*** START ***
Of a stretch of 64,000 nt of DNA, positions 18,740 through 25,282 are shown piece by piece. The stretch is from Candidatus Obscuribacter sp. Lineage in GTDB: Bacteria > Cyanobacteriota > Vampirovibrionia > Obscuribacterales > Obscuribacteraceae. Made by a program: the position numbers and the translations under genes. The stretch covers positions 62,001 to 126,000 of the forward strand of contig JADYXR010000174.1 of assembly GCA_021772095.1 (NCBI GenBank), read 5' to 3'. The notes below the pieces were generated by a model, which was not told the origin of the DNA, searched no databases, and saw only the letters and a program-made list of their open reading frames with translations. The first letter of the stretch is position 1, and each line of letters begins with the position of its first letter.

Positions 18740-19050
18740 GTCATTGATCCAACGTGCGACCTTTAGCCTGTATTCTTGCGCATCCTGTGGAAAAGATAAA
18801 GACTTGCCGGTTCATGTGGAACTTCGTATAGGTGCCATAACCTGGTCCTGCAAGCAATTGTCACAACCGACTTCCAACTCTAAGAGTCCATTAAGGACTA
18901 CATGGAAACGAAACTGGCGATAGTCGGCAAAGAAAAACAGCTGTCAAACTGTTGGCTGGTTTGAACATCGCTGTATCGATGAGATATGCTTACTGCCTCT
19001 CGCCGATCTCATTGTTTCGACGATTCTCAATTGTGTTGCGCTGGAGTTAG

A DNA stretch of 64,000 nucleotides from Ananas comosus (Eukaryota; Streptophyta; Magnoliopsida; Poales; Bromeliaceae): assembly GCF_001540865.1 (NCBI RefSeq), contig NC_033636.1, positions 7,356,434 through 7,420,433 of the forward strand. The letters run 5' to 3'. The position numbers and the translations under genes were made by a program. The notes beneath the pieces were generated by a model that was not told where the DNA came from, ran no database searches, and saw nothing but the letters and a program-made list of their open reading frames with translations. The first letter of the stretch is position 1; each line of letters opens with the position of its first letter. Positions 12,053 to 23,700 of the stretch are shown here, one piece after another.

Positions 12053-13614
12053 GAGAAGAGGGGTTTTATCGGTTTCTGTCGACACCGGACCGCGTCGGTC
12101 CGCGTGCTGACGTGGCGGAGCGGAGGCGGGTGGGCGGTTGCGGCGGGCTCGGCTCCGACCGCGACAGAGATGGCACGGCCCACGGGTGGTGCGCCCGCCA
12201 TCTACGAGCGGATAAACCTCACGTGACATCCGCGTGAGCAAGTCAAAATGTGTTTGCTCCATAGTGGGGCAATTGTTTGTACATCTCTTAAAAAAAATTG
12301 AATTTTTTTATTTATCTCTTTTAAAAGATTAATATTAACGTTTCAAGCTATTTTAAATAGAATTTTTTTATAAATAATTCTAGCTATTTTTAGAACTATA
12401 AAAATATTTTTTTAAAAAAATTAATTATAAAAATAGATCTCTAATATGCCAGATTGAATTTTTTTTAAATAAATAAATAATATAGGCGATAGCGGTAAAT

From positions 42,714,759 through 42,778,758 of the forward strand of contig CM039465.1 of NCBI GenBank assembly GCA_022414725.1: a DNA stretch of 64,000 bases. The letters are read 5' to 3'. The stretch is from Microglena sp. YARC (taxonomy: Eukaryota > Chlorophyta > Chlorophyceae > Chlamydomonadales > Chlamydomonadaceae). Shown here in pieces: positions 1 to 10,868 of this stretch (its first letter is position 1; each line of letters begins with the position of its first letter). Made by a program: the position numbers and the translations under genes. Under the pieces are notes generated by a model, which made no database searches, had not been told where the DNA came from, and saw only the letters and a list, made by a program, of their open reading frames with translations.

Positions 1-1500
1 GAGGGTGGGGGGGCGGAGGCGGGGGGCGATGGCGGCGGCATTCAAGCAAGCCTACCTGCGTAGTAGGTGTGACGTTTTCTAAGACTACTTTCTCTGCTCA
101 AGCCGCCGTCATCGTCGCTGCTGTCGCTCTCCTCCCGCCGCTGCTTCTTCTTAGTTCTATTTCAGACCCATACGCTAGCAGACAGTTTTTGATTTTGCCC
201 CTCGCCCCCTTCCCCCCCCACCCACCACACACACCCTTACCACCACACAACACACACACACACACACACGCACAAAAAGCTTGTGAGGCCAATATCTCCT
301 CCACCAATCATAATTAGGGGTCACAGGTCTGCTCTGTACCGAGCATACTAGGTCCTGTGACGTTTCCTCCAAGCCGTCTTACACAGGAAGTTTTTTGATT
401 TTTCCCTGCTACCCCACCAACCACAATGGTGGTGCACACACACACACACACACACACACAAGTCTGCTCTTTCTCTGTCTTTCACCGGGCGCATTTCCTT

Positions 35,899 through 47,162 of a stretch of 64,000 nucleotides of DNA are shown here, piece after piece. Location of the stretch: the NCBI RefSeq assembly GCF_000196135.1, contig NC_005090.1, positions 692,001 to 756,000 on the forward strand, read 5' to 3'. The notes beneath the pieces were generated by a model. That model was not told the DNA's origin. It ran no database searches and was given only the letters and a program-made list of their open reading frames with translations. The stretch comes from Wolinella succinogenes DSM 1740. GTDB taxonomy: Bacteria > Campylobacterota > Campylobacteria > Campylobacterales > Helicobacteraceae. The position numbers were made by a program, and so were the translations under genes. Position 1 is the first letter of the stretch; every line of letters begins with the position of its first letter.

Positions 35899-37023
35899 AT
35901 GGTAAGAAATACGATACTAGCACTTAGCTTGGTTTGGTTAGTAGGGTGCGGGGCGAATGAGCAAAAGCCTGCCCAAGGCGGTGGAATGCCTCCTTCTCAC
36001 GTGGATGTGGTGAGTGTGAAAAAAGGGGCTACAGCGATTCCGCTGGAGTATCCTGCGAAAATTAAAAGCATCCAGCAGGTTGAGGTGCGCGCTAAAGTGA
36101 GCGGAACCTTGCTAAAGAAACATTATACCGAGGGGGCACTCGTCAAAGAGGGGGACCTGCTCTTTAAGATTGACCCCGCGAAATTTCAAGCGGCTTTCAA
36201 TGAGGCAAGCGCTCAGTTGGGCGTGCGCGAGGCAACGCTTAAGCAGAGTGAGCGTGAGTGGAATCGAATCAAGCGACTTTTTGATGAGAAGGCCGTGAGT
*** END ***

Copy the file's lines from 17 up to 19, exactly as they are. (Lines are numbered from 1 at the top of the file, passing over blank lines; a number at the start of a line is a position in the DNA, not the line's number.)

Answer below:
101 AGCCGCCGTCATCGTCGCTGCTGTCGCTCTCCTCCCGCCGCTGCTTCTTCTTAGTTCTATTTCAGACCCATACGCTAGCAGACAGTTTTTGATTTTGCCC
201 CTCGCCCCCTTCCCCCCCCACCCACCACACACACCCTTACCACCACACAACACACACACACACACACACGCACAAAAAGCTTGTGAGGCCAATATCTCCT
301 CCACCAATCATAATTAGGGGTCACAGGTCTGCTCTGTACCGAGCATACTAGGTCCTGTGACGTTTCCTCCAAGCCGTCTTACACAGGAAGTTTTTTGATT